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From: Dianne Dalla Santa <dalla@apollo.ruralnet.net.au>

Dear Iris folk

Now that I have a little more time to indulge myself at this computer, the
Sunraysia Iris Convention business almost dealt with, I thought I would
post some excerpts from our 44 page programme over the next few weeks.  I
can't send photo's but I can send the text. We were fortunate to have
Heather Pryor attend  from Sydney, joining us for the opening dinner, the
day tour to South Australia, the visit to the Australian Inland Botanic
Garden and river cruise luncheon on our mighty Murray River. Heather was
one of our guest speakers during the convention and her presentation on
Louisiana iris was nothing short of excellent, resulting in us all wanting
to grow Iris Haven La's in Mildura. Thank you Heather and we are all
looking forward to our parcels from Iris Haven.
The welcoming dinner was attended by 62 people and after messages of
welcome from Heather, Anne Jackson, Victorian President, the convention was
officailly opened by Cr Ann Mansell representing the Mayor of Mildura Rural
City Council.
Heather's message to the 157 participants who attended part or all of the
convention follows.


On behalf of the Iris Society of Australia, I would like to welcome  you
all to the 1998 Sunraysia Convention.  The Victorian Region of the Iris
Society of Australia is our host, and active local members, especially
Dianne and Bill Dalla Santa, have worked hard for many months to make this
dream a  reality for us all to enjoy.   The Programme which has been
prepared is both innovative, diverse and  unique.  I am sure that there
will be something for everyone to enjoy and  to take home with them to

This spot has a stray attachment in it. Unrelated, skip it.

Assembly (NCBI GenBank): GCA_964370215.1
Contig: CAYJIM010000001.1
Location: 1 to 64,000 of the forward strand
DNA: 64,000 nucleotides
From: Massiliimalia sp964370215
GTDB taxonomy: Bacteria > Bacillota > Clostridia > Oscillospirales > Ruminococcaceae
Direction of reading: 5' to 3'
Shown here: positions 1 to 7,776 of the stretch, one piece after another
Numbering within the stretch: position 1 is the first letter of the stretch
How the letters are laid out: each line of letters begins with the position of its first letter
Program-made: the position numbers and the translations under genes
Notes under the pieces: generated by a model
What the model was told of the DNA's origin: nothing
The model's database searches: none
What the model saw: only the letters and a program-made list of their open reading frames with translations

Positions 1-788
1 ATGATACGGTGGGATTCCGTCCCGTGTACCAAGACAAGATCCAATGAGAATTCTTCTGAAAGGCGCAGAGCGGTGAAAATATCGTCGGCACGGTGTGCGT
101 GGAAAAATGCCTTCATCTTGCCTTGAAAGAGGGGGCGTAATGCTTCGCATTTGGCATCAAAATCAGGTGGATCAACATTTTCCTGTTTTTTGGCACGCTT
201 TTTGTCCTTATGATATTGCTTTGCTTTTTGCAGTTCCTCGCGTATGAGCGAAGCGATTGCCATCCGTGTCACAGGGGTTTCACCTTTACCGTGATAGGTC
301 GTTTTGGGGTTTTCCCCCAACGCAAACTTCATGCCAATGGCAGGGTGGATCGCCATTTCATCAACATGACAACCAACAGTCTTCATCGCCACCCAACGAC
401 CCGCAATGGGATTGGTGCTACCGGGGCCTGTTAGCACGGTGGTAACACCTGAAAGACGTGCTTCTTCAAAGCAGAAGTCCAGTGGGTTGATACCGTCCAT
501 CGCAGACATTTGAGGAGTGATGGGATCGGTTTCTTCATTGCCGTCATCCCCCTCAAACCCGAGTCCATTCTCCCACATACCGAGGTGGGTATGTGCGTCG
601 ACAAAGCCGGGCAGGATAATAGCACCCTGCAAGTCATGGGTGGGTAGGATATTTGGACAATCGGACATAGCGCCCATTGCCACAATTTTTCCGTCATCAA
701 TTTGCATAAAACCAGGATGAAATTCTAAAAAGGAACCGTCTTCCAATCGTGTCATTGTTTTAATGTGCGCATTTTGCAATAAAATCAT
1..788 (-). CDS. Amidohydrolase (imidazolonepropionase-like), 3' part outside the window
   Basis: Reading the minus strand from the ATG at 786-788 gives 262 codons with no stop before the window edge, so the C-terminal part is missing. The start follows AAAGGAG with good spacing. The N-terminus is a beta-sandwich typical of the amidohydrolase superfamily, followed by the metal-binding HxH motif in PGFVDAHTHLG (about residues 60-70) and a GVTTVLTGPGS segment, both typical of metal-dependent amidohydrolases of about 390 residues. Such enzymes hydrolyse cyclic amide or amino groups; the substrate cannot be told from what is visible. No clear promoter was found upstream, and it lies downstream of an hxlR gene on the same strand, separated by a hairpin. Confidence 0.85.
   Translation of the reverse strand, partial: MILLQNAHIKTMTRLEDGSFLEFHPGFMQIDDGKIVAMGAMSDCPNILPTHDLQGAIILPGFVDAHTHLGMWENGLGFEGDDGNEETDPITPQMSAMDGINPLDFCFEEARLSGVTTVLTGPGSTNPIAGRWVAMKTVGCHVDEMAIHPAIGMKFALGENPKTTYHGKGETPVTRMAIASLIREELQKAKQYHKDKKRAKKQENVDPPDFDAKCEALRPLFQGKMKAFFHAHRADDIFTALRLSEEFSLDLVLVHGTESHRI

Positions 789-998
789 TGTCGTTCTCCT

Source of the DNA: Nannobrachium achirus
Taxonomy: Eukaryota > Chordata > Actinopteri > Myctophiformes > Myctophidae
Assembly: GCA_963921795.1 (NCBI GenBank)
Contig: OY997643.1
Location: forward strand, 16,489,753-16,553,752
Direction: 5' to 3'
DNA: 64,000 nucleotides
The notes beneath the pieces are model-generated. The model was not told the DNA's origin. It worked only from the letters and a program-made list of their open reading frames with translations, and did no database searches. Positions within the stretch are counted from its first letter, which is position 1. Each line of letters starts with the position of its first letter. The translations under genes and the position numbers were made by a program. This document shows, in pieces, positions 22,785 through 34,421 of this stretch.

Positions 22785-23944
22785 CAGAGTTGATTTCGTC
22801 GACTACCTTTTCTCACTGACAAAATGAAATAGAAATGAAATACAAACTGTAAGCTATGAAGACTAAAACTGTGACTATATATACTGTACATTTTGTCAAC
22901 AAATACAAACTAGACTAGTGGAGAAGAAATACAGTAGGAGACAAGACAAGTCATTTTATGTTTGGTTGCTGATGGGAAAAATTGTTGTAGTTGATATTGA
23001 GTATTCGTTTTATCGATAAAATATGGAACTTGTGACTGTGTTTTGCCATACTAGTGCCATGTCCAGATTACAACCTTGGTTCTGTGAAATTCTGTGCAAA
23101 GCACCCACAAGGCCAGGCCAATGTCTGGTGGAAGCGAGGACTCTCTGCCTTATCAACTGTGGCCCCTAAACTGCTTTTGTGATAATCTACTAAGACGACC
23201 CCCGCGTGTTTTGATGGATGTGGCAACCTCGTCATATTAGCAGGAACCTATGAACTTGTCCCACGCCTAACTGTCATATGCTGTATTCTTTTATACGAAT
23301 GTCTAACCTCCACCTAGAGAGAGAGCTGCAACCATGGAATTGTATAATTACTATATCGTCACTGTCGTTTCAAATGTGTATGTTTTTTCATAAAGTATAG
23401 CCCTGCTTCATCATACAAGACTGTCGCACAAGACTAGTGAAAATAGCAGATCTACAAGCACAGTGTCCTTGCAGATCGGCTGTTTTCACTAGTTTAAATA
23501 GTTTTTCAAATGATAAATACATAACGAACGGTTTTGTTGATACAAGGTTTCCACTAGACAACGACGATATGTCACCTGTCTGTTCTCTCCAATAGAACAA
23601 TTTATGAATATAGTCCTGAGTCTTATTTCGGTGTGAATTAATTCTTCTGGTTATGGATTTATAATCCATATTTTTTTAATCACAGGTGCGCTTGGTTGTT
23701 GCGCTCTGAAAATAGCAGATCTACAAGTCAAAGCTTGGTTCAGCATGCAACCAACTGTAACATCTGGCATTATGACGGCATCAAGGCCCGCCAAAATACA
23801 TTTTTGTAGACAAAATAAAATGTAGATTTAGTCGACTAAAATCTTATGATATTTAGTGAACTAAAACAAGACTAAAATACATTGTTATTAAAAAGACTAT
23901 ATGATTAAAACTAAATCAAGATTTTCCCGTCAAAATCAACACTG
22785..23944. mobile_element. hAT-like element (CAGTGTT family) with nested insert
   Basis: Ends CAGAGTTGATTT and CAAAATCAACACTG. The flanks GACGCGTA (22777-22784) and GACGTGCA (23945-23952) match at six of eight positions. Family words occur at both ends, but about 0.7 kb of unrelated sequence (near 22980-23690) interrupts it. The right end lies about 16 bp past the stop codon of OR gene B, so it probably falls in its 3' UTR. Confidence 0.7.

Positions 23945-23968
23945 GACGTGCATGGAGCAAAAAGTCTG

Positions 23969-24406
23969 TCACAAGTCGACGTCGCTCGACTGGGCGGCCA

share with others.
Our Society is celebrating its 50th Anniversary during the Convention.
This is truly a milestone for our small Society, which now has active
Regions in New South Wales, Victoria, South Australia and Western
Australia with several Sub-Regions in those States as well.  Thank you for
joining us in celebrating this marvellous achievement.  While we pause to
look back over the last fifty years of promoting irises,  hybridising,
gardening and horticultural friendships, we must also marvel at the
enormous strides that have been made by avid Irisarians around the globe in
providing us with the marvellous garden specimens that we enjoy today.
Without their efforts, enthusiasm and love for irises, the world would be a
sorrier place today, I am sure.  There is a member of the iris family that
will grow in almost every  possible garden situation, in almost every
geographic region and on almost every continent in all four seasons.  What
a marvellous genus the Iridaceae family is! 
I am sure that you will enjoy the Convention of the Iris Society of
Australia in sunny Mildura, Victoria.  I hope that during the Convention
you will develop and enhance your knowledge and love of irises,  make new
friends who share your interest in this beautiful genus and enjoy all that
the Sunraysia area of Australia has to offer.
It has been my pleasure to hold the position of Federal President for the
last two years and on behalf of the Iris Society of Australia I welcome you
to  the Convention.    
Heather Pryor.
Federal President 

Our first day of garden tours commenced with 3 coaches and 114 people
travelling  approximately 170 km into South Australia. In the garden that
follows we enjoyed the first of many refreshment breaks and the Loxton
Garden Club ladies had prepared nothing short of a banquet for us all.